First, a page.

A Thursday New York Times story by reporter Nick Corasaniti, set up as if to coolly analyze the state of U.S. “voting rights,” ended up the usual Times tissue of gross exaggerations and aspersions of Republican racism: “Voting Rights Tracker: What to Know About the U.S. Elections Fight.”
The current battle over voting rights — who gets to vote, how votes are cast and counted, who oversees the process — has turned what was once the humdrum machine room of United States democracy into a central partisan battlefield with enormous stakes for the future of American democracy.
Since the 2020 election, and spurred in large part by former President Donald J. Trump’s oft-repeated lie that a second term was stolen from him, the Republican Party has made a concerted new effort to restrict voting and give itself more power over the mechanics of casting and counting ballots.
Corasaniti thinks you should be panicking and accusing Republicans of racism, something he has experience doing.
Why are voting rights an issue now?
The 2020 election saw a sea change in voting habits. Driven largely by the pandemic, millions of Americans embraced voting early in person and voting by mail.
“Voting habits” implies picking from a menu of available options, when in fact many voting rules (e.g. drop boxes) were altered in 2020 using the excuse of the pandemic.
What are Republicans trying to do?
Broadly, the party is taking a two-pronged approach: Imposing additional restrictions on voting (especially mail voting), and giving Republican-controlled state legislatures greater control over the administration of elections.
Republicans have often sought to limit absentee-ballot drop boxes by claiming without evidence that they are susceptible to fraud….
That’s interesting, given that the Times provided its own evidence in 2012 about the potential for vote fraud by mail.
Then Corasaniti really went wild, harkening back to the shameful past to suggest today’s Republican Party was pushing a slightly modified form of the anti-black racism that Democrats used to keep blacks from voting before the Civil Rights era.
Why are these legislative efforts important?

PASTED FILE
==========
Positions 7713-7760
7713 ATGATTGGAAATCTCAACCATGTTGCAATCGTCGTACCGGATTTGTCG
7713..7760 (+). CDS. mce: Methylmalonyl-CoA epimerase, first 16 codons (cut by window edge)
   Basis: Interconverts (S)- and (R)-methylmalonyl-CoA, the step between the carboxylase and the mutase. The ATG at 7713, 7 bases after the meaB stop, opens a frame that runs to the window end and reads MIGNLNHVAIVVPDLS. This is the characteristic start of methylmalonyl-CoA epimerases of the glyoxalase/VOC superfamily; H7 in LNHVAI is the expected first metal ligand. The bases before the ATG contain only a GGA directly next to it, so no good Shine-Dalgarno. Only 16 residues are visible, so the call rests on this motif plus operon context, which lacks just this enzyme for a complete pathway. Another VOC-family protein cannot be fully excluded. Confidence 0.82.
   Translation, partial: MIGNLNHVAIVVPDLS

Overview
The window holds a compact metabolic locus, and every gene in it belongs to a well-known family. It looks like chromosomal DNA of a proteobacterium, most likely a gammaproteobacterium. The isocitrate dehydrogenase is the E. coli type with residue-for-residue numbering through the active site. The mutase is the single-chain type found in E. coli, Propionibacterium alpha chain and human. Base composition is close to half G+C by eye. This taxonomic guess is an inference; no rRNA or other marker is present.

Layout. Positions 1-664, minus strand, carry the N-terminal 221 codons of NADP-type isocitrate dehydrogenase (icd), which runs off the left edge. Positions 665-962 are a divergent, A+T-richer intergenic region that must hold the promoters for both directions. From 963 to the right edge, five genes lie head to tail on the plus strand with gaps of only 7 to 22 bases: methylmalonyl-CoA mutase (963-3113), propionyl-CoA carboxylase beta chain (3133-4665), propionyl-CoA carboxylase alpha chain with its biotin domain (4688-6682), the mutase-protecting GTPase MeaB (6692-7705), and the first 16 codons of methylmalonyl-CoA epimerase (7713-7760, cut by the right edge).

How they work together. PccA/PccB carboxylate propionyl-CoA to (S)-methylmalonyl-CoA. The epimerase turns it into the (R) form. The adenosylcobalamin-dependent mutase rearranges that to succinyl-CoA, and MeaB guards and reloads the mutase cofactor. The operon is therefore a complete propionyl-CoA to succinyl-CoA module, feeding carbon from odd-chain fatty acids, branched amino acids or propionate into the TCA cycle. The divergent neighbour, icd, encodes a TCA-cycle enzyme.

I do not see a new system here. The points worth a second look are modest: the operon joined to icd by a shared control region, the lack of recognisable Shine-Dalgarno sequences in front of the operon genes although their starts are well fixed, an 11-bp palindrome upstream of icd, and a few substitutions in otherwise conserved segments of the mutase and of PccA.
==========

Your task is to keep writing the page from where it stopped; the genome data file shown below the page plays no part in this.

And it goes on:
They have fueled widespread doubts about the integrity of American elections and brought intense partisan gamesmanship to parts of the democratic process that once relied largely on orderly routine and good faith.
That’s funny — “intense partisan gamesmanship” could describe the liberal media on this subject. And then:
Some are also likely to affect voters of color disproportionately, echoing the country’s long history of racial discrimination at the polls, where Black citizens once faced barriers to voting including poll taxes, literacy tests, intimidation and impossible hurdles, like guessing the number of butter beans in a jar.
The newest restrictions are not so draconian, but could have outsize effects in racially diverse, densely populated areas. In Georgia, the four big counties at the core of metropolitan Atlanta — Fulton, Cobb, DeKalb and Gwinnett — will have no more than 23 drop boxes in future elections, down from the 94 available in 2020.
And how many “drop boxes” did Georgia have in 2018? That would be zero. They were allowed under pandemic rules but are now apparently a permanent fixture on the electoral landscape.
Like every other liberal outlet, Corasaniti quoted the Brennan Center, an unlabeled leftist group, on “significant” voting restrictions that frankly didn’t sound all that frightening, in many cases merely resetting things to where they were, way back in the dark ages of 2018:
Texas forbade balloting methods introduced in 2020 to make voting easier during the pandemic, including drive-through polling places and 24-hour voting….
The Times reporter concluded “Democrats hope that their voters will be impassioned enough in response to the new restrictions that they turn out in large numbers to defeat Republicans in November.” Yes, that’s also the hope of liberal reporters, who constantly compare a modest return to regular voting rules as “Jim Crow on steroids.”